This set of guitar pieces brings together some of our most challenging lessons to date. There are classics from many genres and masters including, Mason Williams, Steve Howe, Jorma Kaukonen, Leo Kottke, Steve Hackett, John Renbourn, Doc Watson, Duane Allman, jazz pianist Vince Guaraldi, and a fingerpicker's favorite from Chet Atkins. These songs could easily be considered the pinnacle of the style and most advanced players would be happy mastering even one. Get ready to set some lifetime goals with this set of masterpieces.
Lesson 1: Little Martha
This instrumental was written by Duane Allman and originally played as a duet with fellow Allman Brother Dickie Betts. This arrangement in Open D Tuning combines the two parts with a steady bass line into a solo piece.
Lesson 2: Horizons - Genesis - Guitar Lesson
This short, solo acoustic piece was featured on Genesis’ 1972 album Foxtrot. It opens with some harmonics before weaving into a semi-classical sound, borrowing a bit from Bach and a bit from Fernando Sor. Steve Hackett uses a few unusual techniques with his right hand, which are covered in the lesson along with our typical, highly detailed descriptions and explanations.
Lesson 3: Judy- Fingerpicking by John Renbourn
Judy is a classic guitar instrumental from John Renbourn's debut album, released in 1965. It is 3 short sections that cover a range of techniques and textures. It was modeled after some of the ideas in Davey Graham's Anji and is representative of what many English guitarists were doing in the mid 1960s.
Lesson 4: Embryonic Journey Fingerpicking Solo
Shortly after the Jefferson Airplane took off, they released Surrealistic Pillow, in 1967. Their virtuoso guitarist, Jorma Kaukonen, played this solo guitar masterpiece and it was included. Iy is done in Dropped D Tuning using mostly a standard alternating bass technique (Travis Picking).
Lesson 5: The Fisherman Guitar Lesson - Leo Kottke
The Fisherman is a piece that was dropped onto the world of solo guitar by Leo Kottke as part of his landmark album 6 & 12 String Guitar, which was also famous for the armadillo on the cover. This changed the landscape of the solo guitar world and this lesson breaks down all of Leo’s twists and turns, and presents manageable chunks that can elevate the level of every guitarist’s playing.
Lesson 6: Classical Gas Guitar Lesson - Guitar Instrumentals
Classical Gas has been one of the most popular guitar instrumentals since it burst on the scene in the late 1960s. Written and performed by Mason Williams, head writer for the Smothers Brothers Comedy Hour, it has baffled guitar students for just as long. This lesson breaks down every nuance and presents the most comprehensive version available anywhere.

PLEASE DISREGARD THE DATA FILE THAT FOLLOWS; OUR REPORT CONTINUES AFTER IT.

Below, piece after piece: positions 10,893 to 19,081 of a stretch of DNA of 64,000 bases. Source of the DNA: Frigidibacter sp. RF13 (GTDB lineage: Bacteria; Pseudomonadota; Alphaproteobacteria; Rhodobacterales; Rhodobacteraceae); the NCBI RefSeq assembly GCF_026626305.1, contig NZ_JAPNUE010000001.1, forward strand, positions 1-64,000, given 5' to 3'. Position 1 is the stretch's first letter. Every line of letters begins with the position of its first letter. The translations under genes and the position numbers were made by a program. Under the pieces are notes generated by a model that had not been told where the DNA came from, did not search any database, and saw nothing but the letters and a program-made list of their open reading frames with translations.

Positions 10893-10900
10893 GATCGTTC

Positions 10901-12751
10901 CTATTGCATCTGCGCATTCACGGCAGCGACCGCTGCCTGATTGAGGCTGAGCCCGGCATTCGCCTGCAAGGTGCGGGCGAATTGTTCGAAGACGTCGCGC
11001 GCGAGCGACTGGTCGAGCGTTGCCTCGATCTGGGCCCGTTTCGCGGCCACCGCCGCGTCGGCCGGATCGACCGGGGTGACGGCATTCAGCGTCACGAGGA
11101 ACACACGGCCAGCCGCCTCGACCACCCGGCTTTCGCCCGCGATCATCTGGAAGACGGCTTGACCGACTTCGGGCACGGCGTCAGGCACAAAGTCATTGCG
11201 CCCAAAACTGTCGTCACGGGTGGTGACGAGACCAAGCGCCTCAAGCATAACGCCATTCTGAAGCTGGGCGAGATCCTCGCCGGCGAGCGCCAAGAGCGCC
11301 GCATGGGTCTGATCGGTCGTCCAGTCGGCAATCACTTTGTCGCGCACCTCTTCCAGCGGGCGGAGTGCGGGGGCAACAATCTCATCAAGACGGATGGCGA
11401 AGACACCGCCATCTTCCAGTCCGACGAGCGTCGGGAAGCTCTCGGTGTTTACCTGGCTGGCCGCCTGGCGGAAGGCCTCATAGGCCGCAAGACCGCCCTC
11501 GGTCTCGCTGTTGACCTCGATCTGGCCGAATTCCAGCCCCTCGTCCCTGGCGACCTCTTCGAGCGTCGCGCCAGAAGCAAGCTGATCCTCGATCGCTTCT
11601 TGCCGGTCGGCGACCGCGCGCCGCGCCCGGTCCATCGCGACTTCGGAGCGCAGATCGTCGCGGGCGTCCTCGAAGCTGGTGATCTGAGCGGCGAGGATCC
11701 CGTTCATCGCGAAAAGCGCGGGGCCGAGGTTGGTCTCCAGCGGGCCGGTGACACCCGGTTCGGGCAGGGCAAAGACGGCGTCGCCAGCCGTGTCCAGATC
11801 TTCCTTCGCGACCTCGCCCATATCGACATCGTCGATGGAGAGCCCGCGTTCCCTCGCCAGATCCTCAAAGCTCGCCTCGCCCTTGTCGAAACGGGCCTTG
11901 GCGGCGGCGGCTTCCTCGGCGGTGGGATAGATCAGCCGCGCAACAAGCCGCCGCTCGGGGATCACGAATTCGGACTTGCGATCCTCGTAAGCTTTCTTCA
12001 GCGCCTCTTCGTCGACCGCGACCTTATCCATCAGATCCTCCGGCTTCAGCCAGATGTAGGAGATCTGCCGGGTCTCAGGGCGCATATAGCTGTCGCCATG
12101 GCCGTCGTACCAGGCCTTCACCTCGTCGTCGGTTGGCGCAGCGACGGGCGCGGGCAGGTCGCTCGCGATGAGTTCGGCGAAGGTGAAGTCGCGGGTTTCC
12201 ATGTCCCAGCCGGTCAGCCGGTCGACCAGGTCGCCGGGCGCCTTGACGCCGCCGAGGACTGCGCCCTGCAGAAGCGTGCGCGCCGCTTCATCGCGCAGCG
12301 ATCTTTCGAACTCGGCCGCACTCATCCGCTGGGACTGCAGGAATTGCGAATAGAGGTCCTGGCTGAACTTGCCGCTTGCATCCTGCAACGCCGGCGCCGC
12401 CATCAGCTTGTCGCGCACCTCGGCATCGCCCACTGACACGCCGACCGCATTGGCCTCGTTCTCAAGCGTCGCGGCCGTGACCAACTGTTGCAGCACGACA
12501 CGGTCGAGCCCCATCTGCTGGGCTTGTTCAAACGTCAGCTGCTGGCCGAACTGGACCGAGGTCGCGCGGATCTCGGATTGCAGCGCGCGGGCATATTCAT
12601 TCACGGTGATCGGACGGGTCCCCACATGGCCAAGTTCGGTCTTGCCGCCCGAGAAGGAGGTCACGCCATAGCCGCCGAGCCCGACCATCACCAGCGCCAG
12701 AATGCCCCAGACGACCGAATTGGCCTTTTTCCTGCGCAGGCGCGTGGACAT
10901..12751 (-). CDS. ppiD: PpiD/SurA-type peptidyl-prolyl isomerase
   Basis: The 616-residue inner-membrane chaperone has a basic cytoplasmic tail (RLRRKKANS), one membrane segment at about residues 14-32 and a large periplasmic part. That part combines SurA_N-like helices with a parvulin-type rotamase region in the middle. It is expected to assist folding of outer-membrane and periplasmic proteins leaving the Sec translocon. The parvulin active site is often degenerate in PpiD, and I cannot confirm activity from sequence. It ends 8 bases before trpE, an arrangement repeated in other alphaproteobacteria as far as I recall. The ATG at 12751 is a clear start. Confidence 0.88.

Lesson 7: Mood For A Day - Guitar Lesson
Mood For A Day is a retro/neo/quasi-classical piece by Steve Howe which first appeared on Yes's landmark album Fragile. It includes many techniques that are very challenging- flamenco strumming, rapid scales and variations, trill-like hammer-ons and pull-offs, and even a trace of romantic expression from the late nineteenth century. It is a veritable smorgasbord of guitar delights, all of which make it a virtuosic endeavor for any guitar player. This lesson is presented in our old drip-feed manner to help simplify and isolate parts, many of which require pyrotechnic chops to be effective.
Lesson 8: Doc’s Guitar - Guitar Lesson
*Doc’s Guitar*is a classic fingerpicking piece by Doc Watson. Typical of Doc’s style, the song is basic on one level but the challenge is to get it up to speed, blazing fast that is. The tune falls into the Travis style, using an alternating bass pattern over easy chords in the key of C, although it also uses the left thumb wrap to fret notes on the sixth string and a few hammer-ons and pull-offs.
Lesson 9: Windy and Warm Fingerpicking Solo
John D. Loudermilk wrote this classic, with a bit of help from Chet Atkins who really popularized the tune. It has four sections with steady bass notes and very catchy melodies.
Lesson 10: Linus And Lucy Guitar Instrumental
This arrangement of the piano piece used as the main theme for the Peanuts cartoons accurately transcribes the bass line and the melody lines, played in harmony, and is quite challenging to play. The tuning is DADF#BD, (a D6 chord).